Graph 5
A two-panel line chart of SME and large business outstanding lending rates on the top panel, and the spread on the bottom panel. Both SME and large business rates have increased since May 2022, and the spread has decreased over the same period.
Graph 6
Line chart of the  probability of default for small businesses, large businesses and residential mortgages, based on internal ratings-based models. Default probabilities for small businesses and large businesses have decreased in recent months, while residential mortgages have been little changed.

Despite the narrowing in this spread between small and large business lending rates, recent increases in lending rates could have a larger impact on SMEs' overall cost of finance compared to large businesses. Small businesses are generally more reliant on bank loans given that they have fewer alternative sources of funding. Additionally, SME business owners historically prefer debt over equity finance to maintain control of their business (Productivity Commission 2021). By contrast, large businesses can access finance through a range of alternative channels, including by issuing corporate bonds or equity, or by securing a syndicated loan.

As in previous years, many panellists reiterated that the price of lending has generally not been an impediment to accessing finance. Rather, as discussed below, accessing suitable amounts of finance through traditional lenders remains challenging for small businesses, with difficult approval processes and substantial collateral requirements.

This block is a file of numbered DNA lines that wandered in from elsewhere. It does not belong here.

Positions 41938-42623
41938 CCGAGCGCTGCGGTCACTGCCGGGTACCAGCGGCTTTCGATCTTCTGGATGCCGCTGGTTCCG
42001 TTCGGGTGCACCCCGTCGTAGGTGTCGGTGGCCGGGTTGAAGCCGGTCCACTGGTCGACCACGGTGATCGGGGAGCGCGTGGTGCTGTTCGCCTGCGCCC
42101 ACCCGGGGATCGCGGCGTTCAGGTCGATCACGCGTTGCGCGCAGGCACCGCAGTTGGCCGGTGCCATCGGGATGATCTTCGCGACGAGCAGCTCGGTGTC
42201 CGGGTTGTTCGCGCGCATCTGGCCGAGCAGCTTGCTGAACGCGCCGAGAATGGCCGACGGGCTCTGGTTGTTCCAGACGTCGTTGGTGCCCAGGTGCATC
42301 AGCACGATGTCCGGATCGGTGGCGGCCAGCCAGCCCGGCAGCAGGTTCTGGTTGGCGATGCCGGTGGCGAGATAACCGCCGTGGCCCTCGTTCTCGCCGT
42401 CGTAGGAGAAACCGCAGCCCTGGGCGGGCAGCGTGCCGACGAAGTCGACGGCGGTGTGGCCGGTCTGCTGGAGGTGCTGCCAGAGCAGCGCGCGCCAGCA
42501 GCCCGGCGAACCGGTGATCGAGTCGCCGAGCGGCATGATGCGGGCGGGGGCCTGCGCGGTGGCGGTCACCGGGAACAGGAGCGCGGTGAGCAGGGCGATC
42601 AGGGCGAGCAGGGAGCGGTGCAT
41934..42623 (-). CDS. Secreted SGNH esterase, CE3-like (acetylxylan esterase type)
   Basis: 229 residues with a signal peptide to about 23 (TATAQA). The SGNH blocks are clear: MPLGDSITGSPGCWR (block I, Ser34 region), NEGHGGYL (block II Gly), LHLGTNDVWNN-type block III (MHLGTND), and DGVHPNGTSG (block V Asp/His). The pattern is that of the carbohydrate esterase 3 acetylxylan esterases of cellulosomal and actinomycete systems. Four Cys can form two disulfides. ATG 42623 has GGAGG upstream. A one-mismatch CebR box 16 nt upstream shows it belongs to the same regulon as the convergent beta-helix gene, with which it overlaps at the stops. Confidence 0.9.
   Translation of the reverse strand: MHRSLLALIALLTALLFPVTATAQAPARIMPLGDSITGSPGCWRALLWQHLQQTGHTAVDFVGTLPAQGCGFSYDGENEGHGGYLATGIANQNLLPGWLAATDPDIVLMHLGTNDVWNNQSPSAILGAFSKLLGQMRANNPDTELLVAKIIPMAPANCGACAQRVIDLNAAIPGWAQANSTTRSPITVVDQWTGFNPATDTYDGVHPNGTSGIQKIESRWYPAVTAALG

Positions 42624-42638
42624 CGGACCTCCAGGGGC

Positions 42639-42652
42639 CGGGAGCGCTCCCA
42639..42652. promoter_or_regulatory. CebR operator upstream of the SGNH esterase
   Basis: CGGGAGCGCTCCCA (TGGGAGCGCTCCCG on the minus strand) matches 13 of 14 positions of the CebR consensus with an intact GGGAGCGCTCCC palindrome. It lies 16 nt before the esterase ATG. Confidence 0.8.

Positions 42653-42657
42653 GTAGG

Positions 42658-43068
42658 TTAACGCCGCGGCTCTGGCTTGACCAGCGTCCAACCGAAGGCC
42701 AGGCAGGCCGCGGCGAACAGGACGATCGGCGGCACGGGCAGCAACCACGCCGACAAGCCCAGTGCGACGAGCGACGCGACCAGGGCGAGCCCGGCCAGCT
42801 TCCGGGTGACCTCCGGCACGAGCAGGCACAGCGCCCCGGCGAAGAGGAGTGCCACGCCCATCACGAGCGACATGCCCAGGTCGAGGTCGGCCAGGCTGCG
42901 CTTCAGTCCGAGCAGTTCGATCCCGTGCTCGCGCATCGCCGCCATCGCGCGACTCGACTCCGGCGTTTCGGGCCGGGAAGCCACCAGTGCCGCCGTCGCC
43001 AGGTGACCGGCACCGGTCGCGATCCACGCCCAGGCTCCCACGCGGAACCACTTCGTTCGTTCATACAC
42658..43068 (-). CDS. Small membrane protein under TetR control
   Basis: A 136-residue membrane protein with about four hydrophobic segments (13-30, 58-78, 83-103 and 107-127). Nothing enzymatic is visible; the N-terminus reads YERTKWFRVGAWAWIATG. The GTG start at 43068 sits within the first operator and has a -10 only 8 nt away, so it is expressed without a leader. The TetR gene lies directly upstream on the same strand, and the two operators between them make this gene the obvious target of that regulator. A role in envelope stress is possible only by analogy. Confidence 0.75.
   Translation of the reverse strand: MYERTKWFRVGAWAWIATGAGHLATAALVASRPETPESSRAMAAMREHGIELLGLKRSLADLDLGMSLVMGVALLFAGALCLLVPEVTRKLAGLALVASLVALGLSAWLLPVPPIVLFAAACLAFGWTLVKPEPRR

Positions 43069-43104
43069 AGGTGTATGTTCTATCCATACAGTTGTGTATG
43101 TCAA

Demand for finance

Lending to SMEs increased by around 6 per cent over the past year. This has reflected increased lending to medium-sized businesses; lending to small businesses has been little changed for some time (Graph 7). Lending to SMEs has increased for most industries, with the strongest growth in the construction, goods production and business services industries (Graph 8).

Graph 7
A two-panel line chart of outstanding lending to small businesses, medium businesses and large businesses. Lending to large businesses has increased strongly since mid-2021. Lending to medium businesses has also increased since late-2021, while lending to small businesses has been little changed.
Graph 8
A two-panel line chart of lending to SMEs by industry. Lending to goods production, business services and construction industries show stronger increases than other industries.

Businesses' demand for finance generally remains high and overall loan commitments are elevated; however, views on future demand are mixed. Some banks expect lending growth to remain strong over the year, driven by medium and large businesses. Lending will continue to be supported by strong economic conditions, the high levels of merger and acquisition activity over the past 12 months, drawdowns on existing credit facilities for working capital requirements and growth in business investment. Other banks have noted that economic uncertainty, rising input costs and climbing interest rates may contribute to some slowing in demand for debt, particularly for small businesses.

Among the panellists, some stated that they are accessing or are considering accessing finance to support growth and significant changes to their businesses, particularly to meet increased demand. Other panellists are hesitant to take on new debt. Additionally, perceived challenges in accessing finance continue to weigh on their demand for debt.